Sometimes the after-effects of oral surgery are quite minimal, so not all of the instructions may apply. Common sense will often dictate what you should do. However, if you have a question, follow these guidelines or call our office at (623) 584-3098 for clarification.
Day of Surgery
FIRST HOUR: Bite down firmly on the gauze packs that have been placed over the surgical areas, making sure they remain in place. Do not change them for the first hour unless the bleeding is not controlled. The packs may be gently removed after one hour. If active bleeding persists, place enough new gauze to obtain pressure over the surgical site for another 60 minutes. The gauze may then be changed as necessary (typically every 60 minutes). It is best to moisten the gauze with tap water and loosely fluff for more comfortable positioning.
EXERCISE CARE: Do not disturb the surgical area today. Do NOT use any mouthrinse on the first day or probe the area with any objects. You may brush your teeth gently. PLEASE DO NOT SMOKE (including Vaping), SPIT, OR SUCK ON A STRAW for at least 1 week, since this is very detrimental to healing and may cause a dry socket. Also avoid any strenuous activity for 1 week to prevent bleeding and dry socket.
OOZING: Intermittent bleeding or oozing overnight is normal for the first 3-4 days. It is normal if you fall asleep and wake up with some blood in your mouth and on your pillow. Bleeding may be controlled by placing fresh gauze over the areas and biting on the gauze for 60 minutes at a time. It is normal for saliva to mix with the blood clot and have signs of blood for a few days after surgery.
PERSISTENT BLEEDING: Bleeding should never be severe. If so, it usually means that the packs are being clenched between teeth only and are not exerting pressure on the surgical areas. Try repositioning the packs. If bleeding persists or becomes heavy, you may substitute a black tea bag (soaked in water, squeezed damp-dry and wrapped in a moist gauze) for 60 minutes. Do not switch out gauze or tea bag for 60 minutes and keep firm constant pressure. If bleeding remains uncontrolled, please call our office.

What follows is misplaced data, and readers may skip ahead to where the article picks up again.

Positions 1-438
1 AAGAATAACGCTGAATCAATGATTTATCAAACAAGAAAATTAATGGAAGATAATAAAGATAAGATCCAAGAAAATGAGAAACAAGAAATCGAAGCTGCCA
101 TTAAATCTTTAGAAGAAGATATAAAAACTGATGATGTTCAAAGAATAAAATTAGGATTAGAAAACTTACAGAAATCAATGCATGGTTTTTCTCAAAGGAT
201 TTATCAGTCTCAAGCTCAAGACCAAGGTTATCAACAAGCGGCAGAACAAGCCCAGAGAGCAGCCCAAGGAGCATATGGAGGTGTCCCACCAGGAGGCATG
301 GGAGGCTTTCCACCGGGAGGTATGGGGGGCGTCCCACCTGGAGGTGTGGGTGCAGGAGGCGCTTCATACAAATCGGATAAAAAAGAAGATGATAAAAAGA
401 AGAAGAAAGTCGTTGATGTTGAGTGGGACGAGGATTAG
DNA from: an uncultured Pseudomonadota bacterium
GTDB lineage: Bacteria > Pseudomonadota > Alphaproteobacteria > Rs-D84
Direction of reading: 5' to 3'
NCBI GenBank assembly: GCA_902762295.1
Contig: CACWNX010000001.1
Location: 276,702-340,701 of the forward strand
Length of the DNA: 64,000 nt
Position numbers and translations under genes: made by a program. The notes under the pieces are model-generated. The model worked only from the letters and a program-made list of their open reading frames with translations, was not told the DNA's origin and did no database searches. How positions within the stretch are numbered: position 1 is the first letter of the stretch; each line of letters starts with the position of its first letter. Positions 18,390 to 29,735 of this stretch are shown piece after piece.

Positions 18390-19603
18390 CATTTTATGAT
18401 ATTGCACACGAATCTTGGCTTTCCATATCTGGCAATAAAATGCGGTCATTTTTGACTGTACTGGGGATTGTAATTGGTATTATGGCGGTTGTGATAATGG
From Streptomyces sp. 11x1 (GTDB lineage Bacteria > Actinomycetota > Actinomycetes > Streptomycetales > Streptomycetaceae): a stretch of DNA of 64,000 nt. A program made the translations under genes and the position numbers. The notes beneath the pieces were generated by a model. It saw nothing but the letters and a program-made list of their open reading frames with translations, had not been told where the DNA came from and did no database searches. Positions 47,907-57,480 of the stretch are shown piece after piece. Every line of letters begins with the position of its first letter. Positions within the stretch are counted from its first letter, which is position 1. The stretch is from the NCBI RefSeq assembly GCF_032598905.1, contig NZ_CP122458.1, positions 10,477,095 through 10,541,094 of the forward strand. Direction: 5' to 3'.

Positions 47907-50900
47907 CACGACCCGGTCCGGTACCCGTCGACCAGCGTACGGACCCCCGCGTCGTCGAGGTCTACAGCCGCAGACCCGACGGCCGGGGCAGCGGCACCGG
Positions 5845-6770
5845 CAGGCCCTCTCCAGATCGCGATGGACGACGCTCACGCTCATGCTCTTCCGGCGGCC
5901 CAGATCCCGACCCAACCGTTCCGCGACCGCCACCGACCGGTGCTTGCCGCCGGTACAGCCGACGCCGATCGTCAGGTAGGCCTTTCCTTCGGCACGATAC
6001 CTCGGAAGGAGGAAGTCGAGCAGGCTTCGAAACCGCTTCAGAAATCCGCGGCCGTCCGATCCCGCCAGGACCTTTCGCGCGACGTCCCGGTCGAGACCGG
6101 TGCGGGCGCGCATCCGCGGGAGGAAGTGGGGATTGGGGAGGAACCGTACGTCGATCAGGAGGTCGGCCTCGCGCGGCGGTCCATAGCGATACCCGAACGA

SWELLING/BRUISING: Swelling is often associated with oral surgery. It can be minimized by using a cold pack, ice bag or a bag of frozen vegetables (such as peas) wrapped in a towel and applied firmly to the cheek adjacent to the surgical area. This should be applied twenty minutes on and twenty minutes off during the first 24 hours after surgery. If you have been prescribed medicine for the control of swelling, be sure to take it as directed. Ice after 24 hours is not effective and if any compress should be used after that time, it should be a warm, moist heat after the initial 24 hours of ice. It is normal for the swelling to get worse in the first 3-4 days after surgery. The swelling should improve after that time. Bruising can also occur depending on the surgery and patient. Do not be alarmed if this occurs and it can also extend from the cheek or under the eye to the neck and follow gravity down to the chest sometimes. It is helpful to keep your head elevated with 2-3 pillows for the first 48 hours after surgery.
PAIN: Unfortunately most oral surgery is accompanied by some degree of discomfort. You will usually have a prescription for pain medication. If you take the first pill before the anesthetic has worn off, you should be able to manage any discomfort better. Some patients find that stronger pain medicine causes nausea, but if you precede each pain pill with a small amount of food, it will reduce the chance that nausea will occur. The effects of pain medications vary widely among individuals. If you do not achieve adequate relief at first, you may supplement each pain pill with an analgesic such as aspirin or ibuprofen and rotate these medications with the stronger one. Some patients may even require two of the pain pills at one time. Remember that the most severe pain is usually within six hours after the local anesthetic wears off; after that your need for medicine should lessen. It is normal for the area to be increasingly sore in the first 3-4 days after surgery. If you find you are taking large amounts of pain medicine at frequent intervals, please call our office. If you anticipate needing more prescription medication for the weekend, you must call for a refill during weekday business hours.
NAUSEA: Nausea is not uncommon after surgery. Sometimes pain medications are the cause. Nausea can be reduced by preceding each pain pill with a small amount of soft food, and taking the pill with a large volume of water. Try to keep taking clear fluids and minimize dosing of pain medications, but call us if you do not feel better. Classic Coca Cola may help with nausea.